Category Archives: Community development
“[Health Impact Assessments have] taught people how to think and speak differently, clearly, objectively,” according to Cleveland Councilman Joe Cimperman. “Suddenly we are saying those words we don’t say often enough in government: Are you comfortable with the environmental and health impacts of this decision?”
NewPublicHealth caught up with Cimperman soon after his plenary address at the second annual National Health Impact Assessment meeting held in Washington, D.C., this week. He is an HIA supporter and enthusiast who is already engaged in health impact assessments for the city of Cleveland.
NewPublicHealth: What was your impression of the HIA meeting?
Joe Cimperman: I was blown away by so many different things—the geographic diversity of the people attending, and the many ideas they presented in questions and in private conversations after I spoke.
NPH: In your opinion, what is the intrinsic value of health impact assessments?
Cimperman: HIA has been a model for how to get things done right. But the tool also allows us to get closer to people and their specific needs by going through the process—which is such an important component—to find out how we help individuals when we make policy-level decisions. If we want to restore our cities, we need to ask what problems we’re solving.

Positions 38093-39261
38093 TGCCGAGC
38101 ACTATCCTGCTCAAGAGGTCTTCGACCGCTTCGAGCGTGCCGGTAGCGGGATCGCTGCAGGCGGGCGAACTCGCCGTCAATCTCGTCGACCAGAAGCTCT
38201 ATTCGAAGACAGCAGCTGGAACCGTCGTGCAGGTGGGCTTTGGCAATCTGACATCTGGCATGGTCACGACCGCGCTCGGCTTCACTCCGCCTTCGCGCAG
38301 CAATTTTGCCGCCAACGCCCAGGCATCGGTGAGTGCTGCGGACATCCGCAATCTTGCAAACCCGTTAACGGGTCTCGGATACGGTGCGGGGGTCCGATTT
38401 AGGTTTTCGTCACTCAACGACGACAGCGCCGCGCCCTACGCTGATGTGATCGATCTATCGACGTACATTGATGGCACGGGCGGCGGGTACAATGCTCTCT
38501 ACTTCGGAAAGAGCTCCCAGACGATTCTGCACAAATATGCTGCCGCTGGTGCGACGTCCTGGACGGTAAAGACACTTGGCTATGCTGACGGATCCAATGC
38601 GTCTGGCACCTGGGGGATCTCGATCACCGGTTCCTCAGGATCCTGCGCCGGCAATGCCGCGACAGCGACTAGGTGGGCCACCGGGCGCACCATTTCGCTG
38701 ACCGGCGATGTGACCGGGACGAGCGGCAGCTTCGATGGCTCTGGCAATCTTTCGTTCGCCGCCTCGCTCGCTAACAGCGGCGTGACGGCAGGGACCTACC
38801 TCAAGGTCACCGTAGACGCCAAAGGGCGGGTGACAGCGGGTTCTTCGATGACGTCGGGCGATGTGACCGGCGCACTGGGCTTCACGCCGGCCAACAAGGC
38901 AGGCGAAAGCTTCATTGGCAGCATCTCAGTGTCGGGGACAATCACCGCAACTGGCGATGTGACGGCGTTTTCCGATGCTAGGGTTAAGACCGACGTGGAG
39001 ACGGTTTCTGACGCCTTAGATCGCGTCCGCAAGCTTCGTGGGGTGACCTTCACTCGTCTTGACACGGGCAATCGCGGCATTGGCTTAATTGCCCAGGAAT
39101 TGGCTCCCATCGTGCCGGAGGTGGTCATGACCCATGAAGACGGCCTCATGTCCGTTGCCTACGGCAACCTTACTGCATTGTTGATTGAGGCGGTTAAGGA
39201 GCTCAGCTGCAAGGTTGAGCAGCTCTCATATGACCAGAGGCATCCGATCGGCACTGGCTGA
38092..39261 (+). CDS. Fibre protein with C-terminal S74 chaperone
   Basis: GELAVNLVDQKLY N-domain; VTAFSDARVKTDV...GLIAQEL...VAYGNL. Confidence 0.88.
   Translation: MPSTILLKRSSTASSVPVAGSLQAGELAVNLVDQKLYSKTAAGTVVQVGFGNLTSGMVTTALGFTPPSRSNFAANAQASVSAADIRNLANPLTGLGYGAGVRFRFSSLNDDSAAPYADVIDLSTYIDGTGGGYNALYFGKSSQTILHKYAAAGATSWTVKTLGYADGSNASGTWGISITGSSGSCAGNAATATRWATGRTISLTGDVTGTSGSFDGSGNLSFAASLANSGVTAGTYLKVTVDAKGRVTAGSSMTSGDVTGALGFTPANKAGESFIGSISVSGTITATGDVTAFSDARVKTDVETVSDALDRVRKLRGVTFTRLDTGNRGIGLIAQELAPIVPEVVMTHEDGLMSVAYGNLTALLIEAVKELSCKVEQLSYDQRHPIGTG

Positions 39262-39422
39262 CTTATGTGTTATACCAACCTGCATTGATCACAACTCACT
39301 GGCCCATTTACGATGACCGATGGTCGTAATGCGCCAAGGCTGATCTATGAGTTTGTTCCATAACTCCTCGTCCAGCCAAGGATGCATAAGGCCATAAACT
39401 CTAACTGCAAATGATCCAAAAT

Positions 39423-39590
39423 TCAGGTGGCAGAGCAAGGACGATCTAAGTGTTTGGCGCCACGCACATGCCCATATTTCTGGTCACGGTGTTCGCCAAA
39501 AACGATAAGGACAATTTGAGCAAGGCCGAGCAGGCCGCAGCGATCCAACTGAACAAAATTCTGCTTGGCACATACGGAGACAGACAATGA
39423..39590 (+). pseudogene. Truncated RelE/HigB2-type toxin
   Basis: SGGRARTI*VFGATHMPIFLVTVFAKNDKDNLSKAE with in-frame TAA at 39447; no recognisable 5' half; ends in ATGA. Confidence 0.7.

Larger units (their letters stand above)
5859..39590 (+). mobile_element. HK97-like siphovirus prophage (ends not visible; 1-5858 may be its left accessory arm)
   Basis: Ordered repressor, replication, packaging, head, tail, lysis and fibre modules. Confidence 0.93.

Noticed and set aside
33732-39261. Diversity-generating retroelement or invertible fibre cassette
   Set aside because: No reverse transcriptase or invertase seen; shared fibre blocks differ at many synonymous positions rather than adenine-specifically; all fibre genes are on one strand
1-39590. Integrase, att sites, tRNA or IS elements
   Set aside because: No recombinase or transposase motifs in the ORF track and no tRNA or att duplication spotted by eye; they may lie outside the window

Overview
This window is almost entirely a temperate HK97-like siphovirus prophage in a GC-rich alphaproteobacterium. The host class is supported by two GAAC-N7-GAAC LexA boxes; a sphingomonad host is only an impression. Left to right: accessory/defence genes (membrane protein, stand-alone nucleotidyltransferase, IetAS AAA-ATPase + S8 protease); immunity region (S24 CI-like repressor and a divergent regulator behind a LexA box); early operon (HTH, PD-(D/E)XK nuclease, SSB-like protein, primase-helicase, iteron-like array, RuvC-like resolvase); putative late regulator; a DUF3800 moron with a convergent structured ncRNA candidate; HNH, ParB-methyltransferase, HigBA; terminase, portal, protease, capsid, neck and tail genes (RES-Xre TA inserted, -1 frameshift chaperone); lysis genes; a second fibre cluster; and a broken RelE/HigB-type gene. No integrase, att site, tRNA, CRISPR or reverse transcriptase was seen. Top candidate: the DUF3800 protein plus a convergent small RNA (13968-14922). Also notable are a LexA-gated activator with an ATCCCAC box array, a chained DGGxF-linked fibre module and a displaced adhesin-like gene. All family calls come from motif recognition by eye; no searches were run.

NPH: What’s a strong example of an HIA in your community that was innovative and beneficial?
Cimperman: We have completed an HIA on the health implications of proposed legislation to expand agriculture into urban areas. Cities like ours have enough land that we can think about the different and best ways to use some of it—and urban agriculture is a means of helping people use the land themselves, and use it for something other than home and industrial construction. I think we’ve been able to do so much good by applying an HIA because we’re answering questions right up front. The Urban Agriculture overlay district is a proposed piece of legislation that would introduce intense farm uses in an urbanized environment, including livestock, community gardens and commercial gardens. While the uses are thought to have positive impacts on human health—such as access to fresh fruits and vegetables, community cohesion through the establishment of gardens, potential economic opportunities and a productive reuse of vacant land—unintended adverse impacts to human health include increased animal waste, potential exposure to carcinogens created by insecticides, and increases in noise and odor levels.